From Phil McBulty’s blog (‘Anfield’s day of destiny’, Friday 23rd October) on the BBC Sport website:
‘If Rooney comes up short, what price the intriguing inclusion of Michael Owen in Manchester United’s line-up against Liverpool at Anfield? The once unthinkable prospect.
Owen admits he is braced for a hostile reception given his perceived treachery in crossing this barrier of hostility – but how about some respect from The Kop for a magnificent servant to Liverpool?
It is not too great an exaggeration to say Owen won the FA Cup for Liverpool on his own against Arsenal in 2001. Is it too much to ask that this should be an abiding memory, not acrimony based on a perfectly logical career decision to join United after it became clear Liverpool boss Benitez did not want him back at Anfield?
Owen was not disloyal to Liverpool. He took a chance he could barely believe when Ferguson came calling.’
Football journalists are paid to know lots of interesting stuff about football and to write lots of interesting stuff about football. The Michael Owen will-he-be-booed-won’t-he-be-booed is an utter non-story and here’s why. The football media seems to have forgotten that Owen signing for Manchester United in 2009 is not the only reason he has his twatty face on the toilet paper at the Kop.
Owen left Liverpool for Real Madrid in 2004 for only £8m, a scandalously tiny amount for a world-class striker, owing to him entering the final year of his contract at Anfield. There is little doubt that had he been sold a year previously, or had he been two or three years away from the end of his contract, his value would be in excess of £20-25m (160 goals from 300 appearances for Liverpool, 24 goals from 26 international appearances is pretty bloody shiny). And not only was this shortfall a direct hit on the Liverpool finances – let’s not forget, these are the days prior to the Gillett and Hicks investment when Liverpool had only twice spent over this amount for a player, Emile Heskey in 2000 and El-Hadji Diouf in 2002 – but it was also a desperate sell in order to get some kind of financial compensation for Owen leaving the club.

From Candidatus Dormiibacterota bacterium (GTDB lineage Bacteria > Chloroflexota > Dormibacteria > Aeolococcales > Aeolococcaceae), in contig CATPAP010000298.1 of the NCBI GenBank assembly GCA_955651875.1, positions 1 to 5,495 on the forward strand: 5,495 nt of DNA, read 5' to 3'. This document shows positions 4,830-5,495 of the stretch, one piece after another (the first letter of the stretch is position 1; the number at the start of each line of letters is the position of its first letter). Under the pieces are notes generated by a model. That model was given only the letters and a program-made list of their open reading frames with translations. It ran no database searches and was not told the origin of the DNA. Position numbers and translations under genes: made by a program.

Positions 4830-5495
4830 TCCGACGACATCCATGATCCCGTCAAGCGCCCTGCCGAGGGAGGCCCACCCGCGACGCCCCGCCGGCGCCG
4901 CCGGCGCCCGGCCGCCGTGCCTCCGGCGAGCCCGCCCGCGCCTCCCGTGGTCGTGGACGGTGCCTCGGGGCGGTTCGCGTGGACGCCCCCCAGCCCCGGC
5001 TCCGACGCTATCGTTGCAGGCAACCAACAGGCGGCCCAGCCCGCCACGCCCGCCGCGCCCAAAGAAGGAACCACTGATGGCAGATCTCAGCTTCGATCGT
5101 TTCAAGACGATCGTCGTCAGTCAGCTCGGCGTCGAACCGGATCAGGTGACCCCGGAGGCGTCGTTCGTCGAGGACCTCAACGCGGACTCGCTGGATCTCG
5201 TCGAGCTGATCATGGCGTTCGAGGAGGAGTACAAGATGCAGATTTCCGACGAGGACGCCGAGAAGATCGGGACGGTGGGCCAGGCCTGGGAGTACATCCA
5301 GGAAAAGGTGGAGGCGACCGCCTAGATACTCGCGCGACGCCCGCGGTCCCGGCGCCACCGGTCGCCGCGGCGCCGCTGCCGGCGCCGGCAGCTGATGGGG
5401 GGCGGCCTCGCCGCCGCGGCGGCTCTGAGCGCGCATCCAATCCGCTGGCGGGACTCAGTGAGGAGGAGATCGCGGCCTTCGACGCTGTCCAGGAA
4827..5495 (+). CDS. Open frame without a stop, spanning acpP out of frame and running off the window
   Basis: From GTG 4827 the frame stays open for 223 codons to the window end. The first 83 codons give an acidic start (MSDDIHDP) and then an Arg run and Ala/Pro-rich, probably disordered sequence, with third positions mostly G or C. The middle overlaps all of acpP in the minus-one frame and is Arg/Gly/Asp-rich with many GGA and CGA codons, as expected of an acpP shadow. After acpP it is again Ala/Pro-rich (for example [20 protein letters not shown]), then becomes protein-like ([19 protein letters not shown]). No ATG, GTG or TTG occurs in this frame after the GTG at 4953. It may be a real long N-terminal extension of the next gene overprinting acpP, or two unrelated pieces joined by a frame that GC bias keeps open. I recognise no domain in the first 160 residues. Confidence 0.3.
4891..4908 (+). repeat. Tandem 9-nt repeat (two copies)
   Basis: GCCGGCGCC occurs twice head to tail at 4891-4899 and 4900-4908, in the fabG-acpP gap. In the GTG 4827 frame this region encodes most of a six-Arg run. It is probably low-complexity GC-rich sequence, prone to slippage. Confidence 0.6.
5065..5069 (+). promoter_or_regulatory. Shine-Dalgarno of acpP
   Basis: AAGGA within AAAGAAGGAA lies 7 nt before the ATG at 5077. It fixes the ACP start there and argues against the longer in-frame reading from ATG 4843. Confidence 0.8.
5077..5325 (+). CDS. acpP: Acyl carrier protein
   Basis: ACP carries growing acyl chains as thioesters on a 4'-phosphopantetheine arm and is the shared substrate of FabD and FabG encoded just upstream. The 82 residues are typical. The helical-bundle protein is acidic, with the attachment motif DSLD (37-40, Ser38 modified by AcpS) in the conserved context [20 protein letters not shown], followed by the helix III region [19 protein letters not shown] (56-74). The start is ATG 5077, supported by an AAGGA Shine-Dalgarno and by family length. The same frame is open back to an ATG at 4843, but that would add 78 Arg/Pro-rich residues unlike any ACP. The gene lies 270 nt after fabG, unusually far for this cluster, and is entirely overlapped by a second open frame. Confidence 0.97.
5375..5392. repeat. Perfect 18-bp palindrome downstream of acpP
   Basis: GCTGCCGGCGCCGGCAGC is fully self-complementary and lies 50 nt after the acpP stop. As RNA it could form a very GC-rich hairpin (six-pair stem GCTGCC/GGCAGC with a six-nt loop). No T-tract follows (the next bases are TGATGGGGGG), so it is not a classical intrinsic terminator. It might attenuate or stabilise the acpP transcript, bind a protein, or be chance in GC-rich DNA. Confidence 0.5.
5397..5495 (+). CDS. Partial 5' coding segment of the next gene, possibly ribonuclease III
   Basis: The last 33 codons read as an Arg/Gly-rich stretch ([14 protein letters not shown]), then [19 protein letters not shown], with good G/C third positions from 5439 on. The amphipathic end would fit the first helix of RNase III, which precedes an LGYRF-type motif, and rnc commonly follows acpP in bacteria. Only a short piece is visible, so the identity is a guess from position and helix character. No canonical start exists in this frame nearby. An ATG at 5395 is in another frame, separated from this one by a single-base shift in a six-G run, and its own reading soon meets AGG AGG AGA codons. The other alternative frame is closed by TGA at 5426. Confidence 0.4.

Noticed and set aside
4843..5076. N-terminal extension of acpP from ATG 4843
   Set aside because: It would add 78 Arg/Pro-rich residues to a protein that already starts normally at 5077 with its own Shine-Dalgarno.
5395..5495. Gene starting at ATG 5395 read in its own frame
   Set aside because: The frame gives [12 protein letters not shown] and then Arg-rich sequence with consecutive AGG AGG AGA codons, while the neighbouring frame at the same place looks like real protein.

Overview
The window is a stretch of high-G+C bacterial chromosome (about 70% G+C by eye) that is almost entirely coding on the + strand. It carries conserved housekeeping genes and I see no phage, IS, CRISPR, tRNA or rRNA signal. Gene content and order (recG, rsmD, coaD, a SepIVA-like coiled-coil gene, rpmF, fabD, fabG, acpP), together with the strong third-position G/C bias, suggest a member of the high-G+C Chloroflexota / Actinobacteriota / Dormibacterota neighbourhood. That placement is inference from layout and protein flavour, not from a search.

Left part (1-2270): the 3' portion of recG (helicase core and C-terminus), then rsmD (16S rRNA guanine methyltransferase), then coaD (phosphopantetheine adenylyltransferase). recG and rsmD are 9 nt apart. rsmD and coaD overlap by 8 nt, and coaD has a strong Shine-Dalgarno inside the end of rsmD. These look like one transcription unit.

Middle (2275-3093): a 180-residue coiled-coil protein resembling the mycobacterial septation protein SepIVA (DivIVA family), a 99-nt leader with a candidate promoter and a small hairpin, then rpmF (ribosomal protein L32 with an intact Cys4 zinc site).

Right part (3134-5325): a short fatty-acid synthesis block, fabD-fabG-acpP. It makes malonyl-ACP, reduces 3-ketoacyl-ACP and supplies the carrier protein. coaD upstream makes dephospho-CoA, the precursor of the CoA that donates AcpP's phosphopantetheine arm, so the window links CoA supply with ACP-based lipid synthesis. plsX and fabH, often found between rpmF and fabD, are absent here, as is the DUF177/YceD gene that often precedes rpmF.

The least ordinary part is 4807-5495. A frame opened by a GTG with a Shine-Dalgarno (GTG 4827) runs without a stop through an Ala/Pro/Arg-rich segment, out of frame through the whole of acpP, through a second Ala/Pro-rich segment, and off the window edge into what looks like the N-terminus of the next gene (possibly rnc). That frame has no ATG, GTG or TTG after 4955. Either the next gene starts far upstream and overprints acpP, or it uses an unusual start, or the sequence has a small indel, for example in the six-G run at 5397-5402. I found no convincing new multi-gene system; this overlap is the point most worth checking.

With his contract due to expire in June 2005, Owen had repeatedly assured the club throughout 2003 and 2004 that he would sign a new contract and would not allow his contract to run down which would mean Liverpool losing a key player for free under the Bosman ruling. It was Owen’s failure to sign a contract, despite machinations of his intentions and repeated offers from the club, and the resulting cost to Liverpool that caused Reds fans to feel betrayed.
Owen was roundly booed at Anfield in 2005 when he returned for the first time with Newcastle United (see, for example, http://www.guardian.co.uk/football/2005/dec/27/match.sport13). Yet the football media is content to forget recent history and pretend that his transfer to Manchester United is the cause of what will probably be a pretty nasty reaction. Even worse, the media seems to suggest that this is the result of a niggling tendency of modern football fans to boo any of their former players, no matter the circumstances of their departure nor the colours of their new employers. On the contrary, the collective memory of boyishly pretty, seventeen-year old Michael Owen bursting into the Premiership in 1997 and skinning Roberto Ayala for that wonderful goal in France in 1998 adds only to his veneration amongst the football media and Owen-apologist, face-like-balls, geezery fucknuts like Harry Redknapp who are supposed to know a thing or two about the game. Thankfully, Benitez, Fabio Capello and Liverpool fans can see sense.